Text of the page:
When Gary Vessey attended Castleford Academy as a student in the 70s, the pass rate for English was 14%. He became a teacher and went back to the school to help drive progress. Last year, 76% of students passed their English GCSE. Gary thinks the school’s decision to teach with English Mastery has led to profound changes.
Fifty percent of students attending Castleford are eligible for free school meals. It’s also oversubscribed – during the 20 years that Gary has been teaching there he’s seen the yearly intake rise from 200 to 300. ‘The kids were coming through from our feeder schools with very low reading ages. An average reading age of 8 when they arrived in Year 7, so we wanted to put a massive amount of work into literacy across the curriculum.’ The school chose to start teaching with English Mastery three years ago with the aim of increasing standards in English. Gary describes the process as a ‘massively positive experience.’
A major difference in the Mastery approach was the choice of text. ‘We wouldn’t have taught Oliver Twist to year 7 or Jane Eyre to year 9. We would have thought they would be too hard for our kids to grasp.’ But the hard-hitting, more difficult books selected by English Mastery are being embraced by students. Gary finds all of his students can access them and benefit from the richness of the content. He asked the current year 9s, who have been learning with Mastery since they were in Year 7, how they were finding the experience. ‘They’ve said it’s massively intense, there’s lots of reading but we’re loving it.’
In previous years teachers had focused on small chunks of text and combined it with something creative. This was a way to work around the difficulty of the language. ‘Rather than concentrating on the language we glossed over it because we knew it was really difficult to teach. Whereas with Mastery it’s head on. We have to teach it. It’s opened our eyes up to yes our kids can cope with this.’ Gary finds the students are now more confident in answering questions, their vocabulary has increased and their writing styles have totally changed. The focus on vocabulary is seen as a strength of the programme. ‘Not many of the students have books at home. We’re finding their vocabulary and knowledge has widened massively.’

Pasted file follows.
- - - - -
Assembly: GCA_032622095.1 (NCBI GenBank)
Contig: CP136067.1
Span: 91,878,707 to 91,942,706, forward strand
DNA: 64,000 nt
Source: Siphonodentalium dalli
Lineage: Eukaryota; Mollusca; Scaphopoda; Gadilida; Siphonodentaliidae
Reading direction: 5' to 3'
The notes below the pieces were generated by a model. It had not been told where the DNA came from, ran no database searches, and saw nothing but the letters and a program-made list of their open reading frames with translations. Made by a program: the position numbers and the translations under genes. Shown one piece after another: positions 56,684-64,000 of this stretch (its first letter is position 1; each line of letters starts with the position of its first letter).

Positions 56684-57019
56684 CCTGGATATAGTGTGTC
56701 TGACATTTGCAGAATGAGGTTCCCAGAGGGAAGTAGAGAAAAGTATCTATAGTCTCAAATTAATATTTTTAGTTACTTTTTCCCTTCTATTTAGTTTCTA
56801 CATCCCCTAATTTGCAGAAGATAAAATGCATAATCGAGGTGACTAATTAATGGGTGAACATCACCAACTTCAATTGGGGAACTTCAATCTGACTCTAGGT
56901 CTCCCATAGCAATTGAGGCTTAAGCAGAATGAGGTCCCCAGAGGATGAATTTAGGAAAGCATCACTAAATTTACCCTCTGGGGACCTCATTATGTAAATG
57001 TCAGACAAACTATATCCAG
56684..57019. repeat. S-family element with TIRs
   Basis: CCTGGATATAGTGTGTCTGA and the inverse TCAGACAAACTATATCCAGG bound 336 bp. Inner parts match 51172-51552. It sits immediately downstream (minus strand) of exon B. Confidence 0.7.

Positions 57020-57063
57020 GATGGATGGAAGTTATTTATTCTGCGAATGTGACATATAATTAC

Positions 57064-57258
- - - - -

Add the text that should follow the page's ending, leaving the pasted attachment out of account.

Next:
Gary finds the lessons are more interactive with English Mastery. Students have become more confident expressing themselves, there’s more discussion and opportunities to read aloud. Some students don’t get to speak to an adult in the evening so hearing rich language aloud is important. ‘The planning has vastly reduced, so we focus on what the students need to know and much more interaction. It’s not just asking them if something is true or false. Let’s talk about it. Why is it true? I’m finding I’m addressing a lot more misconceptions as well.’ The best part is that students now want to read aloud. ‘I offer out parts of the book to the class to read. The first week was no hands up whatsoever – and now I’ve got hands going up saying ‘Yes, I’d like to read’.
Gary’s found he’s able to use his time differently. Now in his third year teaching Mastery, the lessons he’s using require only a few tweaks before they’re ready to use. ‘The amount of time I’ve spent planning with Mastery has massively reduced.’ How he plans for a lesson has changed, focusing instead on what questions to ask the class to check their understanding and what the most important priorities for the lesson should be. ‘It’s freed me up. I think my feedback to them has become more meaningful. I’m honing down into that individual’s needs.’
Gary Vessey is an English teacher at Castleford Academy, Wakefield. He spoke to us about his experience in October 2021.
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